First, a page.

August 17, 1999

If It's a Comic Book, Why Is Nobody Laughing?


BEIJING -- For the ordinary Chinese citizen who may be tiring of the government's relentless crusade denouncing Falun Gong, the spiritual movement that was outlawed last month, there is now an easy-to-read version: the comic book. Full of cartoons that try to ridicule Li Hongzhi, Falun Gong's founder, the new comic books drip with so much political venom that they capture the labored nature of the campaign in a way that verges on parody. The comic books recently went on sale here for 75 cents each.

At a Beijing bookstore, a girl scans the new comic book "Li Hongzhi: The Man and His Evil Deeds," by the China Art Museum Press, which purports to reveal the truth about the founder of the Falun Gong movement.

The anti-Falun Gong campaign, the largest and broadest political campaign in a decade, is both as thorough and as stilted as government-orchestrated movements from decades past, when access to information was limited and ordinary people swallowed what they were told more easily. If this year's campaign is a demonstration of the durable power of government propaganda that survives in China today, it also seems distinctly out of touch with an increasingly pluralistic society.

A central feature is a demonization of Li, who now lives in New York. A deafening barrage of broadcasts and articles in the state media each day portray Li as a charlatan and an evil genius, though not a very smart one. The comic books distill the government's claims against Li into their simplest form. Even the title of the first such book, "Li Hongzhi: The Man and His Evil Deeds," carries the kind of political defamation that the Communist Party mastered in previous campaigns.

On the book's opening page, a drawing of Li shows him pretending to be a holy figure, with a caption that reads, in part, "His illegal doings seriously disrupted the normal order of society, causing chaos in people's social and moral principles." You might think Li single-handedly brought China to the brink of social collapse. But it gets better. The caption beneath another drawing reaches even further: "Li Hongzhi spread Falun Gong's malicious distortions, raising an apocalyptic view that created social terror."

In frames from the comic book, Li Hongzhi is shown proclaiming that "The entire world must heed me, otherwise it's nothing."
While one person shouts for an accident victim to be rushed to a hospital, a Falun Gong follower blocks the way, telling medics that Master Li will provide the cure.
The look of these comic books is distinctly reminiscent of the cartoons that were drawn about the Gang of Four, the leftist radicals who were arrested after the death of Mao in 1976 and blamed for pushing China into chaos in the 1960s and '70s. Oddly, the characters in the new cartoons wear clothing styles that were popular 20 and 30 years ago. "They look so strange," said a Chinese businessman who expressed amazement at the old-fashioned nature of the anti-Falun Gong campaign. "It's as though we are reliving a bad dream."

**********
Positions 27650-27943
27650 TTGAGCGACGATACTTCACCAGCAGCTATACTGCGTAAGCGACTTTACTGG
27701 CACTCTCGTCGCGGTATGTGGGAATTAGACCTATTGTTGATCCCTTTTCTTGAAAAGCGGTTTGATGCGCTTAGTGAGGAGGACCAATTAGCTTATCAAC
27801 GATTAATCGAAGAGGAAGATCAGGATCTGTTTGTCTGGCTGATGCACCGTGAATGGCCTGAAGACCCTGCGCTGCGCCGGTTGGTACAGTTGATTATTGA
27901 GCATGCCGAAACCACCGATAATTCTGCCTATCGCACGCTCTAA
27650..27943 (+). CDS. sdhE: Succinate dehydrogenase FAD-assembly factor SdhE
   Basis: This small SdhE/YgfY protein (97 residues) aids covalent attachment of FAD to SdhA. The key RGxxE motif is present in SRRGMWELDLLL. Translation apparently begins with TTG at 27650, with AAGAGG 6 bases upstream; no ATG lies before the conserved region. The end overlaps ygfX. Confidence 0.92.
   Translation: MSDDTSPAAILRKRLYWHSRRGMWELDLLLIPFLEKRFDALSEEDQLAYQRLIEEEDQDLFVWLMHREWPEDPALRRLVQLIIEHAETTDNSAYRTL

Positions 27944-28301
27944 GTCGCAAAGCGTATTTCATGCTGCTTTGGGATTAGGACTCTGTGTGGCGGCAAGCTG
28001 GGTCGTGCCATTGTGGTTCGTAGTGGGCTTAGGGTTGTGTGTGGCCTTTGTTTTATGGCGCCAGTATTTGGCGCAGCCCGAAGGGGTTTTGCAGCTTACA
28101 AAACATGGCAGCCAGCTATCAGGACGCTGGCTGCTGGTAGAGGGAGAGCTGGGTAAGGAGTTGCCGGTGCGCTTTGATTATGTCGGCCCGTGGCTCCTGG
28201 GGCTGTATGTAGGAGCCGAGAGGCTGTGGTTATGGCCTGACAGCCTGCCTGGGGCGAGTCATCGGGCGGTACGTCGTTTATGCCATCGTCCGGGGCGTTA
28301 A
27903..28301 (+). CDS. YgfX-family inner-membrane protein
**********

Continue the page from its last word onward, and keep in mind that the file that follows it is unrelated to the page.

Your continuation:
Nearly a month into the campaign, Chinese authorities are still running it full-blast. Recent reports have ridiculed Li for stressing the merits of frugality and simple living to his followers while he bought a fancy house in Changchun, his hometown in northeastern China, though when shown on television it did not look more luxurious than an ordinarily comfortable two-bedroom apartment.

Yet some attacks have been so vicious and loaded with extreme political comparisons that they seem to veer close to farce. A recent issue of Southern Weekend, a Guangzhou-based newspaper, likened Li to a "despotic tyrant like Hitler," and then indulged in parallels to favorite Communist Party villains of the 1960s.

"We are familiar with the cult of personality created by Li Hongzhi and Falun Gong and Li's claim to be a savior," the newspaper said. "This is the political legacy of the Cultural Revolution, as 'the savior' kind of idolatry fabricated by Lin Biao and Jiang Qing and their ilk are deep-rooted in the hearts of the Chinese people." Lin was chosen as Mao's deputy, but died mysteriously in what the authorities said was a plane crash that followed a failed plot to assassinate Mao. Ms. Jiang was Mao's wife. After his death in 1976, she was arrested as a member of the Gang of Four and imprisoned until 1991, when she hanged herself.

The comic books, like numerous accounts in newspaper articles, seem to revel in ridiculing Li for changing his birthday from July 7 to May 13, apparently to suggest to followers that he was born on the same day as the Buddha. The comic books also make much of Li's story that he was in Australia on April 25 this year, and knew nothing about the stunning demonstration by Falun Gong followers when they surrounded Zhongnanhai, the exclusive compound in central Beijing where China's leaders live and work. As the authorities proved by digging up Beijing airport records of Li's entry on April 22 and exit on April 24, he was actually in Beijing just before the demonstration. Li has said since that he flew to Beijing to change planes, and that he never spoke to anyone in Falun Gong while he was in China.

To many Falun Gong followers, the official attempts to defame Li are so patently slanted as to be absurd. "All those things they are saying on TV are untrue," said a real-estate salesman surnamed Gao, who approached a reporter to insist that Falun Gong is being misrepresented in official accounts. "They take the worst things that happened to anyone and blame it all on Falun Gong."

Copyright 1999 The New York Times Company

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